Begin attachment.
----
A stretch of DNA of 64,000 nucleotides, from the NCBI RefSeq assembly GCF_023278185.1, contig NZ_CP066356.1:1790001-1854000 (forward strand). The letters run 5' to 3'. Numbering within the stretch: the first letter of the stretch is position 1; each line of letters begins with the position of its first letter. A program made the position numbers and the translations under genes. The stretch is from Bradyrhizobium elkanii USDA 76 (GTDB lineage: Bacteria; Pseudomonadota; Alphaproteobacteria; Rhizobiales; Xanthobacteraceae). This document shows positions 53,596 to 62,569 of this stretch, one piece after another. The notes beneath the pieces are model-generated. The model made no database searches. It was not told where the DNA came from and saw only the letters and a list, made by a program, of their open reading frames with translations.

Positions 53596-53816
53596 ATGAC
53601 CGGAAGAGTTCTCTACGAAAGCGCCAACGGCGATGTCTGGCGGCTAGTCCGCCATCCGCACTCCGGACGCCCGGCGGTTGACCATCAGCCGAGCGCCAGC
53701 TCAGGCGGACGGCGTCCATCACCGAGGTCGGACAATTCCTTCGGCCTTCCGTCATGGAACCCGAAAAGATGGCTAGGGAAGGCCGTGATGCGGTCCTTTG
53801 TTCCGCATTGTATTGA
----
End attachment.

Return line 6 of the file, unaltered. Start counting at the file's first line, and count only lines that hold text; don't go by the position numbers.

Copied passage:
53801 TTCCGCATTGTATTGA